Point: “One would think we would already be basking in the glow of that oil and gas prosperity in the Mountain West given that employment in oil and gas development, production, and processing has increased two-and-a-half-fold since 1990. In Utah oil and gas jobs have increased four-fold, in Montana and Colorado, three-fold. In Wyoming and New Mexico, oil and gas jobs have doubled.

That, however, did not make the oil and gas industry one of the leading sources of jobs in any of these states. In Montana in 2011 the oil and gas industry was directly responsible for about one-half of one percent of all jobs in the state. In Utah the four-fold increase in oil and gas jobs left them at three-tenths of one percent of all Utah jobs. Over the last two decades across all of the Mountain West, the jobs in oil and gas have averaged one half of one percent of all jobs.

One of the reasons for the oil and gas industry’s small contribution to total employment is that the oil and gas industry is capital intensive, not labor intensive. It also makes use of a transient drilling work force that is always moving on to the next oil or gas field. The payroll associated with oil and gas development and production represents only about 10 percent of the value of the oil and gas produced. As a result, oil and gas development is not a likely candidate for substantial job creation.”

The Montana Petroleum Association’s (montanapetroleum.org) October 11th rebuttal to this viewpoint makes a compelling case for resolving the state’s land use issues once and for all. An excerpt:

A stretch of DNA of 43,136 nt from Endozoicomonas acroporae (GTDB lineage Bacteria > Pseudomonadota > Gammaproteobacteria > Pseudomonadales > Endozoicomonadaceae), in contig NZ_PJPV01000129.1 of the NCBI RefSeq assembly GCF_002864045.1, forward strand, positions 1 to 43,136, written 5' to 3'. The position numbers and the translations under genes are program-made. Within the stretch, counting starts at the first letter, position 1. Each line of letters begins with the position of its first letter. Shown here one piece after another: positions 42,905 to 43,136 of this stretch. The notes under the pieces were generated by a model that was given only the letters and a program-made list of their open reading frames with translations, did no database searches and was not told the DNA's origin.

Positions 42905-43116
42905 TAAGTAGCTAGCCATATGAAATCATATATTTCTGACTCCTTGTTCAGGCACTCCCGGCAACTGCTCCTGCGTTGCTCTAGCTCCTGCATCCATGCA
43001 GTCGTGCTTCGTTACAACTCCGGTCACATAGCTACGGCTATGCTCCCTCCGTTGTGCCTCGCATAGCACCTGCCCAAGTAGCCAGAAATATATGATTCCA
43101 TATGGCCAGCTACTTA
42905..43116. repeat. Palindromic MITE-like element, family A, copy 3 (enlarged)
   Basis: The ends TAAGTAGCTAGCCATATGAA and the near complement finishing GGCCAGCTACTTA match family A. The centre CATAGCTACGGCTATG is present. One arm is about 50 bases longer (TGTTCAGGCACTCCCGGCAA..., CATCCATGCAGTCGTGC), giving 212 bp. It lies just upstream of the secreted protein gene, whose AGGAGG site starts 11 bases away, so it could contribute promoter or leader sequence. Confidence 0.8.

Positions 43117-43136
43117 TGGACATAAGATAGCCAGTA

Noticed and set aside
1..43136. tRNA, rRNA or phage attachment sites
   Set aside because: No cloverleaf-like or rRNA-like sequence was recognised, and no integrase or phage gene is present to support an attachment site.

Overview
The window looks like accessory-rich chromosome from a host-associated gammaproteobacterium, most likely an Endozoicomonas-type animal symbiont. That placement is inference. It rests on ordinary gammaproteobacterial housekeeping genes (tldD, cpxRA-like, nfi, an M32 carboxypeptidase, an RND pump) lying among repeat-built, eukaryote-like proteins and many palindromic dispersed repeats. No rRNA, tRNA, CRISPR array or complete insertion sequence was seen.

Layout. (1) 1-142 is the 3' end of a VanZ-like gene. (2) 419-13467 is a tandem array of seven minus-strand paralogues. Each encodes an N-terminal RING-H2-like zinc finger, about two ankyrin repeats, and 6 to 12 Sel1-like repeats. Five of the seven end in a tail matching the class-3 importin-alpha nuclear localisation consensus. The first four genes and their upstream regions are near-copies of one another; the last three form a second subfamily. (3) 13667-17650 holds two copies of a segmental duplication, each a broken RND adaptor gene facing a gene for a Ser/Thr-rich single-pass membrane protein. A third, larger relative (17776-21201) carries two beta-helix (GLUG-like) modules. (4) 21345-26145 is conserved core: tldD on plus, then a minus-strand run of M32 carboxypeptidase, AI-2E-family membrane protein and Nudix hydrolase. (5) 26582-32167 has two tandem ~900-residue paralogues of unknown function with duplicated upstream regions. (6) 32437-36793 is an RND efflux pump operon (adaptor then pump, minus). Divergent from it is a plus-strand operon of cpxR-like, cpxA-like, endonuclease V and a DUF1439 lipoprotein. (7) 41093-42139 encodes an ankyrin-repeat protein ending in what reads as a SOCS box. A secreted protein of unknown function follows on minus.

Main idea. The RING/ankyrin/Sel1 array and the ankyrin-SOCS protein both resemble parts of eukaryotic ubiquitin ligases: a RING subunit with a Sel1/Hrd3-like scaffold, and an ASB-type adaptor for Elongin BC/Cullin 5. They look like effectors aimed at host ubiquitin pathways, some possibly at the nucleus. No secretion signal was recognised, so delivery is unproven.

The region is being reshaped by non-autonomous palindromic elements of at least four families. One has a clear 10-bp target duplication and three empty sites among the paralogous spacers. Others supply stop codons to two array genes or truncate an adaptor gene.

Counterpoint: “After setting the stage to undermine how prolific the recent expansion in energy production has been, Power defends federal agencies, saying, ‘Whatever federal energy policy has done, it has not restrained energy production in the United States.’ The reality is, though, the federal government and environmental agencies have done nothing to increase energy production either, though they love to take credit for the recent success of the private energy sector.

The federal government leases less than 6 percent of its onshore lands for oil and gas development. Under the Obama Administration, the rate of leasing has slowed by about half. According to the Energy Information Administration, in fiscal year 2011, production on federal lands dropped 13 percent from fiscal year 2010 levels, led by a drop in federal offshore production of 17 percent. The majority of oil production on federal lands (around 80 percent) is located in offshore waters. Furthermore, the rate of permitting has also declined by more than one-third.

These facts show that the trend during the current administration has been toward fewer leases and permits for oil and gas drilling and a longer processing time before approval, in contrast to state programs where permits can be obtained in less than a month.

Additionally, federal agencies like Fish and Wildlife Services, and the Bureau of Land Management, are proposing widespread conservation efforts throughout western states which will have a direct negative impact on current and future development.

In Montana, the BLM has released three resource management plans that call for millions of acres to be restricted from oil and gas leases along the Hi-line and in Eastern Montana. The lack of consideration for the economic impact these management plans would have on Montana’s work force and budget is egregious. Though new management areas will require funding, BLM Director of Montana/Dakotas, Jamie Connell, says she doesn’t know where new money will come from (Sept. 26th TSRIA meeting, Big Sky).”

Stay tuned.